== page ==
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28. Therefore I will pollute. The copulative ו (vau) here means therefore, and the preterite tense, I have polluted, ought to have a future signification, though it may also be rendered in the past tense; but I have preferred the future, in order to apply it to the time of the captivity; for he directly addresses those who were to live under the captivity. If it be thought preferable to extend it to various calamities, by which God had covered his people with disgrace, and at the same time to connect with it their exile in Babylon, there will be no impropriety; and indeed it will be more appropriate to view it as a description of what frequently happened to them in former times, that they may be warned for the future, that they have no privilege which can defend them from receiving again with the deepest disgrace the punishment of their ingratitude, tie shews, therefore, the cause of this destruction. It was because the transgressions of the fathers and of the children must be punished, that is, when there was no end of sinning, but when they daily kindled the wrath of God against them, till he at length punished them.

The Lord is said to “pollute” or “profane” his Church, when he despises and throws it aside as a thing of no value. In this sense the word is used in Psalm 89:39, and in many other passages. Having been set apart and sanctified by him, we dwell under his protection and guardianship, so long as we are holy; and in like manner when we are deprived of it, we are said to be “profaned,” because we cease to be sacred, and are rendered unworthy of his protection; and he exposes as a prey to enemies those whom he formerly called “his anointed,” and forbade men to “touch.” (Psalm 105:15.) But it may be thought strange that the priests, who were Christ’s representatives, should be “profaned;” and the reason is, that they transgressed, while they ought to have been “teachers” of others.

And I will make Jacob a curse. The Hebrew word הרם, (herem,) which we have translated a curse, signifies “destruction,” but likewise signifies “a curse;” and I have thought that the latter meaning is more appropriate to this passage, for it afterwards follows, a reproach. These statements are borrowed by the Prophet from Moses, whose description he follows so closely, that it is easy to perceive the style of Moses in these words, and to see that the prophets bring forward nothing that is new or strange. The words of Moses are:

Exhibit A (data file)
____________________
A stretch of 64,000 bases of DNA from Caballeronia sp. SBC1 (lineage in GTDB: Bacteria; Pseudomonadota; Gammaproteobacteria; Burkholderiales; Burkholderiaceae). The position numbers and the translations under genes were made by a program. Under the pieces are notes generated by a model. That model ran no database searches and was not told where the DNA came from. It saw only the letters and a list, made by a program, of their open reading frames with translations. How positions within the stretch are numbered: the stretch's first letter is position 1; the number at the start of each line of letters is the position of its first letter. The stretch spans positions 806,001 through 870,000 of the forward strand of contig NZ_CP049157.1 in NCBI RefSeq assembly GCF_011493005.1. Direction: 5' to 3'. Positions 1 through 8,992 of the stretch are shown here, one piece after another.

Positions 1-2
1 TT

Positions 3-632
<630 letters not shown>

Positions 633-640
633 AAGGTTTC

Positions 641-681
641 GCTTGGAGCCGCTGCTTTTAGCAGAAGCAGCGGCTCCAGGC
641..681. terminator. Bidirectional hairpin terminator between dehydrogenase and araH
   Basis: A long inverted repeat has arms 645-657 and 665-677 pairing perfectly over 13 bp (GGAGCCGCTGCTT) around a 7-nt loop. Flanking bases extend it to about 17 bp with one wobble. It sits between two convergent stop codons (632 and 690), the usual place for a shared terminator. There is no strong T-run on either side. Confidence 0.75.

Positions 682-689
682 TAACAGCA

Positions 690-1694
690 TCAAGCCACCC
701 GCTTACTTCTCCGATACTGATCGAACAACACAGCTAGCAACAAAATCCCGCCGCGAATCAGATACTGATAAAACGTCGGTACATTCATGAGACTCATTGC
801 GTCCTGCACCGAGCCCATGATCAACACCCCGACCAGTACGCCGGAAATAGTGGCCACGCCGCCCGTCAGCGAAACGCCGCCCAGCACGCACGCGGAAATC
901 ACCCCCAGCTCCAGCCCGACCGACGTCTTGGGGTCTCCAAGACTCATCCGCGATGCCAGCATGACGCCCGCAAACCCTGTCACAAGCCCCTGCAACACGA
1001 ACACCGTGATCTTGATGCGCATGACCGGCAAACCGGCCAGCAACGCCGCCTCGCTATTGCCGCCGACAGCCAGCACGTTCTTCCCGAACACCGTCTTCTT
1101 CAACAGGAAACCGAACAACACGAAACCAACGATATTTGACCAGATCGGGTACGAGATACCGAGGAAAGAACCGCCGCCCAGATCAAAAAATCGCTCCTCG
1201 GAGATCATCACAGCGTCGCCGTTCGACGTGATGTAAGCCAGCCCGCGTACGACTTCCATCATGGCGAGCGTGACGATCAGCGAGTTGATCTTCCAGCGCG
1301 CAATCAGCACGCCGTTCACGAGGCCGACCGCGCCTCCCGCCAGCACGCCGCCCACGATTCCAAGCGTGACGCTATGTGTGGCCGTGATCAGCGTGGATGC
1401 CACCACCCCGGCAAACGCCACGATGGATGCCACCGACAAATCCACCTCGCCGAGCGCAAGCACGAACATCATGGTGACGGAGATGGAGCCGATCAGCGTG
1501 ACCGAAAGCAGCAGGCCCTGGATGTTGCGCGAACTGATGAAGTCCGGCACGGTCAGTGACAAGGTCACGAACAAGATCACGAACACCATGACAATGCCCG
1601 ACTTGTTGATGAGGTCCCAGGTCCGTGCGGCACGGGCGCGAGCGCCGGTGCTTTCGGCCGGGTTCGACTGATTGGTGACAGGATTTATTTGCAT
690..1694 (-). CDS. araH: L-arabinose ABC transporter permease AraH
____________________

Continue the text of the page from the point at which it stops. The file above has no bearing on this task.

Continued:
“And thou shalt be an astonishment, a proverb, and a by-word among all the nations to which the Lord shall lead thee.” (Deuteronomy 28:37.)

He therefore threatens that he will afflict the people in such a manner as to make them “accursed” by all; so that whoever shall wish to pronounce a “curse” may take it for an example, and that it may be a form of “cursing;” that he will expose them to the ridicule of men, so that they shall serve as a proverb in the mouth of all who wish to utter scorn; just as at the present day we see that the name of a Jew, though in itself honorable, is in the highest degree ignominious and disgraceful. The Lord pronounced those dreadful threatenings by Isaiah, that they might know that a punishment sufficiently severe, as compared with the enormity of their transgressions, could not be inflicted; that when the Lord should chastise them, they might not complain that the punishments which they endured were too severe, or think that the Prophet’s reproofs were too sharp.




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